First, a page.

Track Tested: 2010 Ford Taurus SHO vs. Pontiac G8 GT


new-sho_vs_g8.jpg

Since the day the name Ecoboost was first uttered at an auto show, it's been touted as an engine that would offer V8 performance with V6 efficiency. Well, Ford's twin-turbo 3.5-liter V6 is finally here and the 2010 Ford Taurus SHO is the most performance-oriented vehicle yet to offer the new engine.

Still, the latest Taurus is a hulk of a sedan. It weighs in at well over 2 tons and stretches nearly 17 feet long. With that in mind, it seemed only fitting to compare the SHO to one of the biggest, most muscular American sedans around (at least for now) -- the 2009 Pontiac G8 GT.

Now technically, the Pontiac G8 GXP is a closer competitor in terms of price, but the GT's power output nearly matches the SHO. Oh, and the Pontiac is 300 pounds lighter, too. We also took into consideration that our Taurus didn't have the optional performance pack that adds a shorter rear end gear, stiffer springs, a thicker rear stabilizer bar, high-performance brake pads and summer tires. More importantly, adding the performance pack also gives you the ability to turn off the stability control system completely, a big advantage when you're running numbers.

So how did the "new" SHO measure up against the "old" GT? Click for the full results; you might be surprised.

Vehicle: 2010 Ford Taurus SHO

Odometer: 2,289
Date: 06/16/09
Driver: Chris Walton
Price: $45,475

Specifications:
Drive Type: All-wheel drive
Transmission Type: 6-speed automatic
Engine Type: V6
Displacement (cc / cu-in): 3,496cc (213 cu-in)
Redline (rpm): 6,700
Horsepower (hp @ rpm): 365 @ 5,500
Torque (lb-ft @ rpm): 350 @ 1,700
Brake Type (front): Ventilated Disc
Brake Type (rear): Disc
Steering System: Electric power steering
Suspension Type (front): Independent, MacPherson Struts with stabilizer bar
Suspension Type (rear): Independent, multilink with coil springs and stabilizer bar
Tire Size (front): 245/45R20 99V
Tire Size (rear): 245/45R20 99V
Tire Brand: Michelin
Tire Model: Primacy MXV4
Tire Type: all-season
Wheel Size: N/A
Wheel Material (front/rear): Alloy
As tested Curb Weight (lb): 4,404
Test Results:
0 - 30 (sec): 2.4
0 - 45 (sec): 3.9
0 - 60 (sec): 5.8
0 - 75 (sec): 8.7
1/4 Mile (sec @ mph): 14.2 @ 99.11
0-60 with 1-ft Rollout (sec): 5.5
30 - 0 (ft): 31
60 - 0 (ft): 127
Braking Rating: Average
Slalom (mph): 62.9
Skid Pad Lateral acceleration (g): 0.80
Handling Rating: Average
Db @ Idle: 44.1
Db @ Full Throttle: 71.8
Db @ 70 mph Cruise: 64.1

Acceleration Comments: The SHO didn't respond (good or bad) to brake-torque, so best launch was at 2,000 rpm. Revs didn't fall (good) but things didn't really start 'till 3,000 rpm. Upshifts at 6,250 were smooth but not especially quick. Accel was linear until end of quarter-mile where it lays down a bit. (Smoking brakes after 5th accel run.)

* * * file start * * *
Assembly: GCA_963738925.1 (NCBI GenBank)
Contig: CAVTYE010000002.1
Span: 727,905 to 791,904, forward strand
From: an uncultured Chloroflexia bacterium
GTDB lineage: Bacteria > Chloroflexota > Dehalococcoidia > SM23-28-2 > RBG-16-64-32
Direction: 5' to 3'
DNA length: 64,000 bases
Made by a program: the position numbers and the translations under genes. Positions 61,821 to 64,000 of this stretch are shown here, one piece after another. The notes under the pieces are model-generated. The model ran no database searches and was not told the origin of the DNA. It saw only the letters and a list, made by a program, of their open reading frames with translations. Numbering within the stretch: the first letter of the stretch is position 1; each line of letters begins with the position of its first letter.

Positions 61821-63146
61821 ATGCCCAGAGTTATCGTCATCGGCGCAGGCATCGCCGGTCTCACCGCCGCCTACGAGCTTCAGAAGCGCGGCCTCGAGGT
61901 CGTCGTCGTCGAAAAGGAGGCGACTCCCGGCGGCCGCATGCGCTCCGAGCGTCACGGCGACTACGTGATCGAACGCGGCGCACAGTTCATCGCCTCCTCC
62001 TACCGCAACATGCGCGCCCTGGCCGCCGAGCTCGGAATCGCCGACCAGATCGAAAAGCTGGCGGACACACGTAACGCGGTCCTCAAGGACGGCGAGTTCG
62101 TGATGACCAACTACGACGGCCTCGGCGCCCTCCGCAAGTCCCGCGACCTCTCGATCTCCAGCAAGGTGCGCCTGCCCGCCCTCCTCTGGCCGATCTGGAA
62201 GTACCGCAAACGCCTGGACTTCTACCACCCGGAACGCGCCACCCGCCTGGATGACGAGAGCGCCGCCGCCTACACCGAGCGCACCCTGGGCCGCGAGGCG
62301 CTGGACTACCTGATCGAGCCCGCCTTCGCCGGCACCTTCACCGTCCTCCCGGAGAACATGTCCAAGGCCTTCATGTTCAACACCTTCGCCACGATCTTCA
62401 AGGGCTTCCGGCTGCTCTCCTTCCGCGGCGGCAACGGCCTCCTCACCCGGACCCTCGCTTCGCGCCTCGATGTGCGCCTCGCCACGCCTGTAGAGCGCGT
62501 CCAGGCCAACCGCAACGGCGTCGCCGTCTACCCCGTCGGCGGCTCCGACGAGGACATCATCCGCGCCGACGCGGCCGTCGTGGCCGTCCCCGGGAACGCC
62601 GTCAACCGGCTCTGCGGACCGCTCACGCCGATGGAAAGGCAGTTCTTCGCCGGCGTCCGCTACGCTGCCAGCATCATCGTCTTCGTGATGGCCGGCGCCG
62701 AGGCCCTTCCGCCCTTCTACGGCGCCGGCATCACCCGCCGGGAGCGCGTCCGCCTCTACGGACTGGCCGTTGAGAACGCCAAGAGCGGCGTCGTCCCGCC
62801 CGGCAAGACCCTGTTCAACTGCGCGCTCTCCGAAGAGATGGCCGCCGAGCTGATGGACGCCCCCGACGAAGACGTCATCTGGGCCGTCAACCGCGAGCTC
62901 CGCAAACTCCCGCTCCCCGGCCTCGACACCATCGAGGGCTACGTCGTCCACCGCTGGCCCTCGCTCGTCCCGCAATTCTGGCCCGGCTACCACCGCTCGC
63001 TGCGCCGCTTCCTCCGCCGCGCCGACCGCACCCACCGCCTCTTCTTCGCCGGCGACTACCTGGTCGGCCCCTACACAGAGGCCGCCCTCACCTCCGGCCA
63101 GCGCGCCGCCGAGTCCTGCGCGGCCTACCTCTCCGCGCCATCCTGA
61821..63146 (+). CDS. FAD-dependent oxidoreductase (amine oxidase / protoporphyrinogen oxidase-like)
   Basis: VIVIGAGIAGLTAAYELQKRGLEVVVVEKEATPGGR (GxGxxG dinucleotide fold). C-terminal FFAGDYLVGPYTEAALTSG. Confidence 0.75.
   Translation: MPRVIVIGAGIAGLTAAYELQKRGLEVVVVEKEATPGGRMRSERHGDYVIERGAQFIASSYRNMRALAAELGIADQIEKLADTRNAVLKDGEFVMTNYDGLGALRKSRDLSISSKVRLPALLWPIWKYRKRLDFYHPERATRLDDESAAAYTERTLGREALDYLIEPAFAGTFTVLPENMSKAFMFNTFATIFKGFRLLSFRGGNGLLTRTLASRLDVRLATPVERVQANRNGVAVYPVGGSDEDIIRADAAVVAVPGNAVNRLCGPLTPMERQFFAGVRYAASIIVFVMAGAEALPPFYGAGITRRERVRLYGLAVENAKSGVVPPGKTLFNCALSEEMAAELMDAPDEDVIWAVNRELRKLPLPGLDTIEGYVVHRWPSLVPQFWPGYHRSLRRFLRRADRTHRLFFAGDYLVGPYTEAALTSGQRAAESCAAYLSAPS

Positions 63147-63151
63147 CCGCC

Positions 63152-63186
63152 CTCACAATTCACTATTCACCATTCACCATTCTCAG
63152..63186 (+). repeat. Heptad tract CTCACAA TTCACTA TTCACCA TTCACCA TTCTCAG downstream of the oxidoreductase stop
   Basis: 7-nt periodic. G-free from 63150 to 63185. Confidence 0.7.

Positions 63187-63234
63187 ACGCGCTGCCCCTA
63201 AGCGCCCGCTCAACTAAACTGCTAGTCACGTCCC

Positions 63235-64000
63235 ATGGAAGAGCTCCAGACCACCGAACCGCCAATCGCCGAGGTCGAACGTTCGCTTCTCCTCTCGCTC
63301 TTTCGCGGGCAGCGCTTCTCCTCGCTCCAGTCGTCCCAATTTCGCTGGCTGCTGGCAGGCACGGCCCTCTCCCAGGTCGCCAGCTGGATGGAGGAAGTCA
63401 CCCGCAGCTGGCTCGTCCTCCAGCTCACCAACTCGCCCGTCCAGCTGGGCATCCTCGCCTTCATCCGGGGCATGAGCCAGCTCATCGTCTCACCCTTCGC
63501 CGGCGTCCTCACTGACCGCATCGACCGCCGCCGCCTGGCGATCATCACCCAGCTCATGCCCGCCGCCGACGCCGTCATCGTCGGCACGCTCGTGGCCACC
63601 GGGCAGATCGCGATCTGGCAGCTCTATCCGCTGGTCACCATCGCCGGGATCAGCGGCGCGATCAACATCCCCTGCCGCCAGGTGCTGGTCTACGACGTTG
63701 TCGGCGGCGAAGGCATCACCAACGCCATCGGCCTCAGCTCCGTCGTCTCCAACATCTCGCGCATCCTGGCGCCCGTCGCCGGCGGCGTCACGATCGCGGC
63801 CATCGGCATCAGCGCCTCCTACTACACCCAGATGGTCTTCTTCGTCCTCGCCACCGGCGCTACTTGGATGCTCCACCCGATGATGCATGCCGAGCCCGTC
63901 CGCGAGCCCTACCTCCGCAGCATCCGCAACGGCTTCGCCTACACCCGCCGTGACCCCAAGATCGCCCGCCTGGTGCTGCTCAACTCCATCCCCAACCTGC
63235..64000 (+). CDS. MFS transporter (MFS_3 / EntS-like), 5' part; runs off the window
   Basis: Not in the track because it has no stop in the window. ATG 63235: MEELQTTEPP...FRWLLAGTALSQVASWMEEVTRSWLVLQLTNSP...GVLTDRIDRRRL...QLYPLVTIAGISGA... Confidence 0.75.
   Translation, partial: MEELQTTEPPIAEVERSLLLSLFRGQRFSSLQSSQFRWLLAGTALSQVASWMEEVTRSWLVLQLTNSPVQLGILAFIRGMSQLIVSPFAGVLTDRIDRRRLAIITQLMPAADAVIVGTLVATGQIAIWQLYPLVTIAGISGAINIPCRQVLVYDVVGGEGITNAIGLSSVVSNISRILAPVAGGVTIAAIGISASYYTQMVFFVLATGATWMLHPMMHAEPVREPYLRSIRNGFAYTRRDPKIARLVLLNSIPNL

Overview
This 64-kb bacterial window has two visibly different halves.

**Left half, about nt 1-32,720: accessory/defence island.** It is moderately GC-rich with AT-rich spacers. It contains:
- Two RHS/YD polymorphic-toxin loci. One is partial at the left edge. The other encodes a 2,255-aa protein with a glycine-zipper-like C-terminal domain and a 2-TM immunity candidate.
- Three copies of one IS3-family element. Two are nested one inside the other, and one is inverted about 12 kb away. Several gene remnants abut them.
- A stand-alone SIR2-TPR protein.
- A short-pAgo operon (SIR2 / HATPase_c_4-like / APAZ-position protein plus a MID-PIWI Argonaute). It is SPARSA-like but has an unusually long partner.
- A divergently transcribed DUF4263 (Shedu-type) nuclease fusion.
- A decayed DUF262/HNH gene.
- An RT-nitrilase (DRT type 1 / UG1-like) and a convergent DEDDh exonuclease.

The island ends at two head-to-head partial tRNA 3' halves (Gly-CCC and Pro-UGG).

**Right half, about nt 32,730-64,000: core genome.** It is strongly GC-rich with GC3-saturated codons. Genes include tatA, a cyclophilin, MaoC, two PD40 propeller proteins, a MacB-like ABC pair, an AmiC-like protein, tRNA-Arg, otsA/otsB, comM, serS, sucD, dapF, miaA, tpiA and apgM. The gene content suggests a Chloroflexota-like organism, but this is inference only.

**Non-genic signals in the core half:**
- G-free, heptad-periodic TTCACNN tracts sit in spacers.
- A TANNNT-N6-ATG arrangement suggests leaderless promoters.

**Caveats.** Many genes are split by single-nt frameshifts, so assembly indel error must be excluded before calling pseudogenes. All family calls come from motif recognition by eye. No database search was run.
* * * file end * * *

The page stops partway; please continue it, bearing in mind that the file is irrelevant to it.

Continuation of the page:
Braking Comments: Gravely tire noises, moderate pitch, soft pedal goes nearly to the floor. So-so initial bite, good in the middle then soft at the end.

Handling Comments: (Skid pad) Chassis is slow to respond to steering input -- not at the sidewall level, but due to body motions. Understeers with maintenance throttle and lifting to get rotation awakens stability control. (Slalom) To keep from arriving late at each cone, I had to dial the speed down. Friction-free steering with mild load-up. Just as understeer begins, stability control starts grabbing brake, then throttle dips. Would be nice to turn off stability control, but you can't do that unless you get the optional performance package. That same package also adds better tires which would likely improve results.

Vehicle: Pontiac G8 GT

Odometer: 2,675
Date: 04/28/08
Driver: Chris Walton
Price: $31,845

Specifications:
Drive Type: Rear-wheel drive
Transmission Type: 6-speed automatic
Engine Type: V8
Displacement (cc / cu-in): 5,967cc (364 cu-in)
Redline (rpm): 6,900
Horsepower (hp @ rpm): 361 @ 6,300
Torque (lb-ft @ rpm): 385 @ 4,400
Brake Type (front): Ventilated Disc
Brake Type (rear): Ventilated Disc
Steering System: Speed proportional power steering
Suspension Type (front): Independent, MacPherson struts, coil springs and stabilizer bar
Suspension Type (rear): Independent, multilink, coil springs, stabilizer bar
Tire Size (front): 245/40R19
Tire Size (rear): 245/40R19
Tire Brand: Bridgestone
Tire Model: Potenza RE050A
Tire Type: Summer performance
Wheel Size: 19-by-8-inches front; 19-by-8-inches rear
Wheel Material (front/rear): Alloy
As tested Curb Weight (lb): 4,021

Test Results:
0 - 30 (sec): 2.3
0 - 45 (sec): 3.9
0 - 60 (sec): 5.8
0 - 75 (sec): 8.3
1/4 Mile (sec @ mph): 13.95 @ 101.3
0-60 with 1-ft Rollout (sec): 5.5
30 - 0 (ft): 28
60 - 0 (ft): 113
Braking Rating: Very Good
Slalom (mph): 63.4
Skid Pad Lateral acceleration (g): 0.86
Handling Rating: Good
Db @ Idle: 48.1
Db @ Full Throttle: 76.9
Db @ 70 mph Cruise: 68.1

Acceleration Comments: Why is there no redline on the tach? Isn't this a sport sedan with a powerful engine? Bizarre, especially since manual mode holds gears and will bang off the rev limiter all day long. Quickest accel times came in Sport setting with transmission shifting on its own. There's very little wheelspin at launch.

Braking Comments: Some fade became obvious after 5-6 stops, but the distances continued to come down to a world-class 109 feet. Some ABS kickback is noticeable through the pedal, but the overall brake feel -- at least prior to the minor fading -- is confident.

Handling Comments: Transition to oversteer isn't as intuitive as I'd like. Perhaps this is due to minimal roll stiffness. Once the tail is out, however, the G8 GT is easily controlled. Little roll stiffness also means there's an uncomfortable amount of time between weight transfer in transitions in the slalom. Otherwise, handling is good with predictable limits. Oh, and stability control can be fully disabled.

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